Cichy said Gibson was one of the key factors in New Richmond's success. At 6 feet, 3 inches, she was one of the tallest players in the area. Gibson led the Tigers in scoring, averaging 17 points per game. She also used her size to become a dominating rebounder and defender.
In the years that have passed since the 1976 season, the players on the team have come to realize how fortunate they were to play in the first girls basketball tournament in state history.
"We very much felt like we were trailblazers," Breymeier said. "It really built momentum for all the girls programs."
Breymeier said she wasn't a strong student in high school. She found out why 10 years ago when she learned she was dyslexic.
"Basketball gave me the confidence that I could do something and be really good at it," said Breymeier, who now works in investments.
"Going to state made all the difference. It completely formulated our lives," Cichy said. "It made us very confident young women. Without sports, we would not have had that."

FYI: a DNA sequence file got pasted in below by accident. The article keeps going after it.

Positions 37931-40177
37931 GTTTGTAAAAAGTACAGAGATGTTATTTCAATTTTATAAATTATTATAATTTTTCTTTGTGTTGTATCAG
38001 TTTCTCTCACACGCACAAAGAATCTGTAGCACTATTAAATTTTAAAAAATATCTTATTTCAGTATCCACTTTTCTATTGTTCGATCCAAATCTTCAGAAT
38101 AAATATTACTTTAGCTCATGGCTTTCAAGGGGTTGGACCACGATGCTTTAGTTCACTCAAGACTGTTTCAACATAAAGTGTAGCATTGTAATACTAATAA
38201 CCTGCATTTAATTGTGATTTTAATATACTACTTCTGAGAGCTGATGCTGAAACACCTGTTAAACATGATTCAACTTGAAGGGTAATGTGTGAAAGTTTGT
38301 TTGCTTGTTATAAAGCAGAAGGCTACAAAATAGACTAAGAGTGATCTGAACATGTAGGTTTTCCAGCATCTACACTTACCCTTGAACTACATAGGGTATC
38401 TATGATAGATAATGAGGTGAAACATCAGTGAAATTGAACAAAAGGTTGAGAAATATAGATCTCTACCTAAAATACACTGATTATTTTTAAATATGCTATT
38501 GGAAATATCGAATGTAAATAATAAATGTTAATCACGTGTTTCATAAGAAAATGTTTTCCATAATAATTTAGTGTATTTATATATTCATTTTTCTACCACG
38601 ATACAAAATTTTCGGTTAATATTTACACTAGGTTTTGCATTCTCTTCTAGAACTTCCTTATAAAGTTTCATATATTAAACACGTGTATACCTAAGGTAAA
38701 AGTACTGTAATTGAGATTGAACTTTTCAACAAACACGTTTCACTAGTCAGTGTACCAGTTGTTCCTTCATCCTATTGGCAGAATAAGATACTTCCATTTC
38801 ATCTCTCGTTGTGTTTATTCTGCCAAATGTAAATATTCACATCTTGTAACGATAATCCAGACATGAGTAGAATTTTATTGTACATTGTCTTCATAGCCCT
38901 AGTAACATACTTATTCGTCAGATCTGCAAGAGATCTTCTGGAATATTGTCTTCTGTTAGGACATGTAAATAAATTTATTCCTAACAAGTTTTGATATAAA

Cichy has had a special view of the evolution of basketball. After graduating from NRHS, she played a year of college basketball at Marquette. Over the winter, her daughter, Tessa Cichy, completed an all-state basketball career at Hill-Murray (Minn.). After heavy recruitment from a number of major colleges, Cichy decided to attend the University of Wisconsin-Madison and play for the Badgers.
"People have said Tessa plays like a boy and we are thrilled. There's the same attitude, the same intensity," Cichy said. Cichy has an excellent perspective on this point. Her husband, Steve, was a four-year letterwinner for the University of Notre Dame football team.